Marilyn Nabor, a seasoned mathematics teacher at a high school in the Philippines, moved to Italy 14 years ago with high intention of perfecting her craft in the country of Galileo and Fibonacci.
She has given up on pursuing her former career and now works as a housekeeper in Rome, counting crockery and cobwebs. She is 49 years old. This nation doesn’t perceive our certificate or educational program from the Philippines,” she said. ” I can’t find work for professionals.”
Abhishek, a 26-year-old Indian immigrant who earned a master’s degree in mechanical engineering at Turin’s Polytechnic University last year, was unsuccessful in earning qualifications in Italy. italy vs argentina
Abhishek, who declined to provide his name, claimed that his basic Italian was deemed insufficient and that he had been turned down for a number of jobs. He is currently employed as an engineer in the Netherlands, where he can communicate fluently in English.
These stories highlight an uncomfortable reality: it is very difficult for foreign workers, no matter how qualified they are, to find job opportunities in Italy due to various factors, such as a limited number of work permits and stringent requirements for citizenship.
In contrast to a large portion of the West, migrants rarely work in skilled occupations like teaching, engineering, or medicine, which raises concerns for a nation with a stagnant economy and a rapidly aging population. italy milan
Last month the European Union’s statistics agency Eurostat said just over 67% of non-EU workers in Italy are overqualified, meaning they are stuck in medium or skill levels jobs despite having university-level education. italy time
That compared with an EU normal of about 40%. Only Greece did worse in the 27-member bloc, while France and Germany were between 30-35 percent. skilled india
Italy, which is likewise battling with a departure of gifted nationals to more grounded economies, needs qualified settlers to fill developing talented work deficiencies, italy venice numerous financial specialists say. Despite being the global lingua franca, English is not widely used in the workplace like it is in much of northern Europe.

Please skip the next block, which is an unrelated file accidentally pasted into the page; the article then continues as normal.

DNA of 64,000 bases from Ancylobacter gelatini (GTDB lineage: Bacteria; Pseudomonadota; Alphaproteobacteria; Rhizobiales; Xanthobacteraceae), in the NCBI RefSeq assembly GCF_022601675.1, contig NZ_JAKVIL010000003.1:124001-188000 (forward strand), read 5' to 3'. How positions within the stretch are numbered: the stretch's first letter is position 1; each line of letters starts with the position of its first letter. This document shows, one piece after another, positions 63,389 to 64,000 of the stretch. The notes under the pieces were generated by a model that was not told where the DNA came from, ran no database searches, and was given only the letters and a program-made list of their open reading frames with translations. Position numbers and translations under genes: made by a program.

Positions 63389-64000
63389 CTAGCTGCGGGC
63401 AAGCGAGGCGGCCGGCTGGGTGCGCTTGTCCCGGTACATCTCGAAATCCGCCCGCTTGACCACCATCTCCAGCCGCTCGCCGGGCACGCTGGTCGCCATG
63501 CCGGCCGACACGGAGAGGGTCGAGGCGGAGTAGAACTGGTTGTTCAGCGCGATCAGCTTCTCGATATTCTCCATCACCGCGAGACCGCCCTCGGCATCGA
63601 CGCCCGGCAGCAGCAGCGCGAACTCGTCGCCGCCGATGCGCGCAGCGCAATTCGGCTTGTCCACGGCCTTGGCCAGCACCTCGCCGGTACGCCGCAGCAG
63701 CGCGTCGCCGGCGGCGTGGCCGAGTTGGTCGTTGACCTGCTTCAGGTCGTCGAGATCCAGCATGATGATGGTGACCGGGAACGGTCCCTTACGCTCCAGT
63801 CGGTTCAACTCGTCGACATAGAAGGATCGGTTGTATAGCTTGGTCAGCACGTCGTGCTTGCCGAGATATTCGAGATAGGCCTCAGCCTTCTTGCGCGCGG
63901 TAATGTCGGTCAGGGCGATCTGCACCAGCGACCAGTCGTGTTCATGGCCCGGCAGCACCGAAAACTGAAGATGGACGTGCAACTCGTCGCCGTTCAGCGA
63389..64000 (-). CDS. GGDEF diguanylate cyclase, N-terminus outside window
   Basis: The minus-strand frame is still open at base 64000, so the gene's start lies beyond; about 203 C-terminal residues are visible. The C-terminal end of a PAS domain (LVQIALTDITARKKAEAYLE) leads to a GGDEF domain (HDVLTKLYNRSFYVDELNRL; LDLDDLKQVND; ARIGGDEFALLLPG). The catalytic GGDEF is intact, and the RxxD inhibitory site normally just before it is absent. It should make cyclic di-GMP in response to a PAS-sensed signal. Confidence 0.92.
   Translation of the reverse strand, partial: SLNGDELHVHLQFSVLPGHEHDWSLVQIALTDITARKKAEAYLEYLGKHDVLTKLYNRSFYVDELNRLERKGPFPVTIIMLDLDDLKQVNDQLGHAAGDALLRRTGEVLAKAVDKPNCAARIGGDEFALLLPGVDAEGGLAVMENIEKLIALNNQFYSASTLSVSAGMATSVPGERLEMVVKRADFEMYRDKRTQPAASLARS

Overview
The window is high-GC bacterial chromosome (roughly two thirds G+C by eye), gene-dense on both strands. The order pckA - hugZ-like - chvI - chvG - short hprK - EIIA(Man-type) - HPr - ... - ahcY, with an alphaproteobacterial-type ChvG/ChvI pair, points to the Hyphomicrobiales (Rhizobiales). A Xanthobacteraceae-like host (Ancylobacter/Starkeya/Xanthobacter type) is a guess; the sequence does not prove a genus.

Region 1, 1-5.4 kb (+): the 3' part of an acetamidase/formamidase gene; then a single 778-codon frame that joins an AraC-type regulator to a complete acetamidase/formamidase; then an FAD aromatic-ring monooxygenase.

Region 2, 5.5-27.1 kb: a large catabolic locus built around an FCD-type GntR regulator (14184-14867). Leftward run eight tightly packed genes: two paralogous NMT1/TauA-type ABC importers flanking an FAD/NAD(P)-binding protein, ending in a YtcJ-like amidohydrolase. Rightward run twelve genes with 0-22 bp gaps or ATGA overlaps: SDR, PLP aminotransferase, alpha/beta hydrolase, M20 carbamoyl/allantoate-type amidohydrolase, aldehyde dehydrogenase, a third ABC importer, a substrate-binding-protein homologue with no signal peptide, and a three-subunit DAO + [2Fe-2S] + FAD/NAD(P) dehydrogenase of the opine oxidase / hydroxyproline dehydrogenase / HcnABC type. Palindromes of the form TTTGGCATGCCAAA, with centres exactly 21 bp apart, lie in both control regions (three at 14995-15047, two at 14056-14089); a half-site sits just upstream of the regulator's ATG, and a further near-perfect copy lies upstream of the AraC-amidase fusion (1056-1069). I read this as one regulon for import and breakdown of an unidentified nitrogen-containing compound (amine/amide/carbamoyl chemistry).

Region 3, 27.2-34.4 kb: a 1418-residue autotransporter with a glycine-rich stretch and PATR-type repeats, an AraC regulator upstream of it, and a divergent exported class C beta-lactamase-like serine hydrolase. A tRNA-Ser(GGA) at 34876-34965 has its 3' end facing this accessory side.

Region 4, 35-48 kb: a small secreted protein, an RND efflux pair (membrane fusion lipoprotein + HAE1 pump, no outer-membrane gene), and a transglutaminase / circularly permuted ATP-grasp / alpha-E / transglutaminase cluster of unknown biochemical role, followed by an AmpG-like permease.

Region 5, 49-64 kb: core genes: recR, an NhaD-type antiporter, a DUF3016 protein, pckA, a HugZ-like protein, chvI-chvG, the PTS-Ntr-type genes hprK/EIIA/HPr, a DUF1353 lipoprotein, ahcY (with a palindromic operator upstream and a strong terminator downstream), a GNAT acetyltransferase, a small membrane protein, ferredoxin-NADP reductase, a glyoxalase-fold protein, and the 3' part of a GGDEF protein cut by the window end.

The majority of the country’s 5 million foreign residents are either unemployed or working low-skilled jobs as domestic workers, construction workers, hotel and restaurant workers, or small shopkeepers.
Italian GDP has barely grown since the start of the century, after change for expansion, and its labour productivity rose by just 0.4% each year between 1995 – 2021, less than a third of the EU average, Eurostat data shows.
According to Filippo Barbera, a sociology professor at Turin University, Italian governments have instead treated migrants’ arrival as cause for alarm for decades instead of utilizing their skills and integrating them into the workforce.
Following a sharp rise in migration across the Mediterranean, the right-wing government of Prime Minister Giorgia Meloni declared a “state of emergency” on immigration this month.
Meloni, who implemented more rigorous asylum regulations after assuming office half a year ago, has also stated her intention to enhance avenues for lawful migration, but so far, no tangible actions have been carried out.
The ministry of labor and the office of the prime minister both declined to comment for this article.
Meloni denies that increasing the number of migrant workers is the solution to Italy’s economic woes.